Thursday, February 28, 2013

Wednesday, February 27, 2013

The High Crusade

I recently read The High Crusade, a science-fiction novel by Poul Anderson.  Anderson was an agnostic but his story is a paean to medieval Christendom.  The novel is written in the style of a medieval chronicle and concerns a 14th Century army that becomes involved in an intergalactic war.  I don't want to spoil the story so I won't say much more about it.  I do want to quote a passage about the politics and culture of the alien Wersgorix empire.  When Anderson wrote the novel in 1960, I suspect he was thinking not only of  the Soviet Union in this critique of the egalitarian Wersgor, but also of Western democracies. 
No one was born to his place in life.  Under the law, all were equal, all free to strive as best they might for money or position.  Indeed, they had even abandoned the idea of families.  Each Wersgor lacked a surname, being identified by a number instead in a central registry.  Male and female seldom lived together more than a few years.  Children were sent at an early age to schools, where they dwelt until mature, for their parents oftener thought them an encumbrance than a blessing.

Yet this realm, in theory a republic of freemen, was in practice a worse tyranny than mankind has known, even in Nero's infamous day.

The Wesgorix had no special affection for their birthplace; they acknowledged no immediate ties of kinship or duty.  As a result, each individual had no one to stand between him and the all-powerful central government.  In England, when King John grew overweening, he clashed both with ancient law and with vested local interests; so the barons cubed him and thereby wrote another word of two of liberty for all Englishmen.  The Wersgor were a lickspittle race, unable to protest any arbitrary decree of a superior.  "Promotion according to merit" meant only "promotion according to one's usefulness to the imperial ministers."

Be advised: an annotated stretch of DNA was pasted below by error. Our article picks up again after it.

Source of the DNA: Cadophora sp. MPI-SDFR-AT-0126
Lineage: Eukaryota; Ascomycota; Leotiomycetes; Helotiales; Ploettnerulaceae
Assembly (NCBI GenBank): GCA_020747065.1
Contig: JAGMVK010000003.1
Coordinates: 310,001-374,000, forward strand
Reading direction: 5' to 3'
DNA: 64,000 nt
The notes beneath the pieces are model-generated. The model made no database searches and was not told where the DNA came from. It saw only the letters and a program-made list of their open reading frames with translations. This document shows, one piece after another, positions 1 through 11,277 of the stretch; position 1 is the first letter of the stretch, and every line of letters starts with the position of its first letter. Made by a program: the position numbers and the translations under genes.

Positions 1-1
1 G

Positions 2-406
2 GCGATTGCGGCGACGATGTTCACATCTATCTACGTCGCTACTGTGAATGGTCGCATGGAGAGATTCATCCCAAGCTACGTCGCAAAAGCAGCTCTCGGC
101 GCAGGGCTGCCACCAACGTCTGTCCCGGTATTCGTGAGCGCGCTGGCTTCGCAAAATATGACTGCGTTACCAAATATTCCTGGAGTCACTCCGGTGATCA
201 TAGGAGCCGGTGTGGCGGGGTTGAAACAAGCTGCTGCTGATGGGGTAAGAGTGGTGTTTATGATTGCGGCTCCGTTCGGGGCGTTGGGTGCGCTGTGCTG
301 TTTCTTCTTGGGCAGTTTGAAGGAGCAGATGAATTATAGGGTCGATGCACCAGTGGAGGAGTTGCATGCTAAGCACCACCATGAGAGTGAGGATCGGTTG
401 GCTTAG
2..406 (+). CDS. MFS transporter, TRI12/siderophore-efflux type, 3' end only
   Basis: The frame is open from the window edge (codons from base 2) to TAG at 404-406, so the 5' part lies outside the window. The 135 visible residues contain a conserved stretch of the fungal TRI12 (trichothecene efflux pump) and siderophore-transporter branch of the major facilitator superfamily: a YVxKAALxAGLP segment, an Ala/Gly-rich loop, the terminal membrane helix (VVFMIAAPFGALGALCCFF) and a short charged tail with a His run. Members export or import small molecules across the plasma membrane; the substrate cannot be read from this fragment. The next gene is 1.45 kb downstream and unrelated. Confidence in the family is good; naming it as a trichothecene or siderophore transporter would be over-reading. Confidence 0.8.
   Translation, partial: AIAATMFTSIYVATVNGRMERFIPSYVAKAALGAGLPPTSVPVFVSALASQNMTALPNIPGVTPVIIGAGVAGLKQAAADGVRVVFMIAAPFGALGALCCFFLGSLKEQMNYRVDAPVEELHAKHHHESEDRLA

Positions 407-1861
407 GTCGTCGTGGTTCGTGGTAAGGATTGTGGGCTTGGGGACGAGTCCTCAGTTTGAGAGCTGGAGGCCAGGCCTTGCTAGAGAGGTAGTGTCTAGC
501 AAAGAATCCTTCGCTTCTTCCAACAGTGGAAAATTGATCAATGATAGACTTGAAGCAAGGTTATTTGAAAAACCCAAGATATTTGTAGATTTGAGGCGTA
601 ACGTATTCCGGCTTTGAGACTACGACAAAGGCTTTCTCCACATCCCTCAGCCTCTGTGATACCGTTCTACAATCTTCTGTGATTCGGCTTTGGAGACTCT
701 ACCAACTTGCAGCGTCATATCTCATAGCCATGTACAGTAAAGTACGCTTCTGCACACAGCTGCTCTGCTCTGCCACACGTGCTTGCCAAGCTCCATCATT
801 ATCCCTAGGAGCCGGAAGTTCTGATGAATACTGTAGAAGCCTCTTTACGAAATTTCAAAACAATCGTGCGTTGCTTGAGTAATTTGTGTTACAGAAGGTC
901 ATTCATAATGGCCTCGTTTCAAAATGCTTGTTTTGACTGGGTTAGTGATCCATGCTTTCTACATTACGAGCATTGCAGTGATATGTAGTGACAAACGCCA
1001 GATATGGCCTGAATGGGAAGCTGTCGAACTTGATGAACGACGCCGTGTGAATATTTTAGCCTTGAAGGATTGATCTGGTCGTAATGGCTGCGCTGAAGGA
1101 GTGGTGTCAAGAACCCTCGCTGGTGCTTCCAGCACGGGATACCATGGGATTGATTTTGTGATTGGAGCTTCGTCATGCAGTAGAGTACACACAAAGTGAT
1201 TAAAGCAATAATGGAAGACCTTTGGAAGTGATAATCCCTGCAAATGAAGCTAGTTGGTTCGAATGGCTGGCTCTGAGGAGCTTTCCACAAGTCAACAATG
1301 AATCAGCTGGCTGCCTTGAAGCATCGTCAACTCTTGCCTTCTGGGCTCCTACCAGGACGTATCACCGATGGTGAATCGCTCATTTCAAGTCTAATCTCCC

Read the High Crusade.  Its good.

Friday, February 22, 2013

Button on Drugs

Hopefully that title got your attention.  Unfortunately for my readers, this post is not an entertaining story of drug fueled adventures like those penned by P.J. O'Rourke or Hunter S. Thompson.  It instead concerns political philosophy.

(Note: The definitions I am using for "libertarian" and "conservative" are not shared by all those who identify as libertarian or conservative but some generalizations must be made.) 

It is important for conservatives and libertarians alike to differentiate between practical and philosophical libertarianism when approaching public policy.  Drug policy is an excellent way to illustrate the distinction.

Libertarians would have the production, sale, and consumption of recreational drugs legalized.  However, is entirely possible to support the legalization or at least partial decriminalization of drugs without being a libertarian.  The difference between adopting the libertarian position and being a libertarian is a matter of how one views human freedom.